Jeff Bezos is the world's richest man with a bevy of business endeavors to run and a hand in pretty much everything. Most of his wealth comes from Amazon, the e-commerce behemoth that he founded decades ago and which has now gone on to control 13 percent of the global e-commerce market.
Amazon has so far continued to operate as a near monopoly, especially in the United States. The company accounted for almost a third of all e-commerce transactions in the country, and it saw tremendous growth last year as the coronavirus pandemic forced many to stay home and do their shopping online.
Bezos Leaves Despite Amazon's Rise
Over the past year, Amazon's share price has grown from a little over $1,500 to $3,000, doubling in 12 months and posting significant gains even to this point. Indeed, the company is on an impressive expansion drive that only a few others are experiencing.
Despite this, Bezos shocked the world when he announced last month that he would step down as the company's chief executive officer. Bezos confirmed that he would be looking to transition into other aspects of his portfolio in a memo to employees. The billionaire named The Washington Post, The Day 1 Fund, the Bezos Earth Fund, and, most importantly, Blue Origin.
While Andy Jassy, the chief executive of Amazon Web Services (AWS), will take over as Amazon's CEO, Bezos will remain chairman of the board. So, he will be able to maintain some control over activities and remain affiliated with the firm in general.
Hello, Blue Origin
By stepping down, Bezos gives himself enough time to handle several other important activities to him. Most critical will be Blue Origin - the space exploration and travel company he built in 2000. Blue Origin is a privately-funded company, and it is in line with names like Virgin Galactic and SpaceX as companies heralding the mission to bring man closer to space domination.
Although SpaceX continues to lead the way in terms of private space companies, Blue Origin has also made some waves for itself over the years. The Washington-based company has had several wins over the years, but it continues to lag behind SpaceX in the "space race." With Bezos devoting more time to the company, anything really can happen now.
NASA Lunar Gravity Project
Soon after Bezos's announcement hit the airwaves, Blue Origin announced a significant development. According to an official statement from NASA, Blue Origin will take charge of delivering moon gravity-style missions on space flights with greater proximity to Earth. The statement confirmed that as of 2022, the space company would simulate lunar gravity for larger payloads and longer durations than the currently available options.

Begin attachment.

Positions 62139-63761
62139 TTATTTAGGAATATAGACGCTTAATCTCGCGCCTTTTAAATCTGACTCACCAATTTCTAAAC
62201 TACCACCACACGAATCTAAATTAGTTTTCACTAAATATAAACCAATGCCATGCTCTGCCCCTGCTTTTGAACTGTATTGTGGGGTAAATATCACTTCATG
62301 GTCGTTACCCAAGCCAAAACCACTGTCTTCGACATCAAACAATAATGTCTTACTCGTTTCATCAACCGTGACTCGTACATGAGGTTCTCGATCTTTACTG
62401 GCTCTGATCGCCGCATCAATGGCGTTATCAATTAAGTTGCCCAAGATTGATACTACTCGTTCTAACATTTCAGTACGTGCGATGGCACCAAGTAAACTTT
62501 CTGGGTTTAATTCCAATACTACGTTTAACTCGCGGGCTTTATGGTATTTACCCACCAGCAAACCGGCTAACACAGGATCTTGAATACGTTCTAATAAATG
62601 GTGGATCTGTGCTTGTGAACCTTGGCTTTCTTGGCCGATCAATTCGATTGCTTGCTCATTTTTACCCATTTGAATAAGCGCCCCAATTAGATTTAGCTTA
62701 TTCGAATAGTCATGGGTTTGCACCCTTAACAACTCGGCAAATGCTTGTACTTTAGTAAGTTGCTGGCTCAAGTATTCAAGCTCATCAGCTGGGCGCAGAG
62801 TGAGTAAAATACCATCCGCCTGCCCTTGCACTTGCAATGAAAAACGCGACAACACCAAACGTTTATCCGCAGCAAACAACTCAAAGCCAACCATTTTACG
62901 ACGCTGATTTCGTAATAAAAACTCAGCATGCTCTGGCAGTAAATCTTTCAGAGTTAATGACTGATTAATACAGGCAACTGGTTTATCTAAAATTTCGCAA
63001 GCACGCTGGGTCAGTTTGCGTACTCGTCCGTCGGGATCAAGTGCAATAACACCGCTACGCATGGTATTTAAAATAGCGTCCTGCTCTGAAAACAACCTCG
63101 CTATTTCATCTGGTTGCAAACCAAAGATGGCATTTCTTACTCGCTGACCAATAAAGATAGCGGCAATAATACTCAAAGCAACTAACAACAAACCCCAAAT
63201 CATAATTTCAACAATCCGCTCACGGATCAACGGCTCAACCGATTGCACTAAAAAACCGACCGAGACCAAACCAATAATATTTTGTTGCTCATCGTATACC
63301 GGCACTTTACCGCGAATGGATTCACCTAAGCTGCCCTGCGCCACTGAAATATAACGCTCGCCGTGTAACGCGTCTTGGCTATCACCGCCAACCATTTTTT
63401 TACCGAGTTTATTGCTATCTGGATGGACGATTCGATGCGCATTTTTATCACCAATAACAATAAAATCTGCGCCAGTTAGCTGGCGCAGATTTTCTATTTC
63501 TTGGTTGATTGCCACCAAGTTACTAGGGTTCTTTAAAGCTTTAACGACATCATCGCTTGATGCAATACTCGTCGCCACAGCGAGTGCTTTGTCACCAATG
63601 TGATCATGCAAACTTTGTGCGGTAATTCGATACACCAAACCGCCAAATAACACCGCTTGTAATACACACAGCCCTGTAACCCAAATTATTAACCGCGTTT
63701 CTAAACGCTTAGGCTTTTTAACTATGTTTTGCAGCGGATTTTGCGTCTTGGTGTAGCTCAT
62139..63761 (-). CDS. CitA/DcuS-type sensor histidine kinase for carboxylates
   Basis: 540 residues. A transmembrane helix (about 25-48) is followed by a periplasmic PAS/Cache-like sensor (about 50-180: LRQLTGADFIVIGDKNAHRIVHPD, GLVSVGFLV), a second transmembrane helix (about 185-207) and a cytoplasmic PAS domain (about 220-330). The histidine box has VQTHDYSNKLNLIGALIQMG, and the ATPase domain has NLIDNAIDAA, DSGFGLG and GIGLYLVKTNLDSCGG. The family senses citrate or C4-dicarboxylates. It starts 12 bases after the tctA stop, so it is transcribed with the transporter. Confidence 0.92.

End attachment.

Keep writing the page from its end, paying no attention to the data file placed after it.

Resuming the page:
NASA's statement went further, explaining that Blue Origin plans to modify its New Shepard spacecraft to function as a massive centrifuge in the Earth's orbit. This way, the spacecraft can provide a lunar-like push on experiments within it.
Lunar gravity is currently about a sixth of the Earth's gravitational pull. Conditions experienced with this gravity are just some of the situations that materials and machines will have to operate a while in space efficiently. Most experiments that require moon-like conditions will also most likely need a parabolic flight. However, current options only provide a few seconds of lunar gravity per time. Blue Origin plans to use its reaction control system to pride lunar gravity for at least two minutes at a go.
"NASA will soon have more options for testing those innovations in lunar gravity thanks to a collaboration with Blue Origin to bring new testing capabilities to the company's New Shepard reusable suborbital rocket system," the statement added.
By simulating lunar gravity on Blue Origin flights, NASA hopes to improve its preparedness for actual missions that would involve astronauts in the future. The Biden administration already showed a significant commitment towards space travel, providing an official commitment to the Artemis program earlier this year.
Kick-started by the Trump administration, the Artemis program aims to land more humans on the moon. In a press briefing from last month, White House Press Secretary Jen Psaki said:
"Through the Artemis program, the United States government will work with industry and international partners to send astronauts to the surface of the moon — another man and a woman to the moon."
So, it goes without saying that players like Blue Origin will be critical in the project's enforcement from now on.
Despite the new NASA contract, Blue Origin has also had some issues. The company recently announced that its New Glenn rocket would not launch until the fourth quarter of next year at the earliest. As the company said, it wouldn't take much blame for the delay. Instead, it laid the blame at the feet of one of its largest customers - the U.S. Defense Department.
The New Glenn rocket will be a revolutionary one. If successful, it will provide a new heavy-lift service to low Earth orbit, incorporate geostationary space, and much more. It will also most likely be a reusable rocket, firmly putting Blue Origin on equal footing with the likes of companies like SpaceX. Such a delay will set the company back, although Bezos' entrance into daily operations could force Blue Origin to sit up.
Along with the New Glenn project, Blue Origin is also focusing on several other endeavors. The company is working towards human suborbital flights on the New Shepard rocket as early as this year. It also leads the "National Team," which includes firms like Northrop Grumman and Lockheed Martin, in the mission to build a lander for lunar missions. NASA is expected to pick a maximum of two companies next month, and Bezos will want to eke out a win in this regard.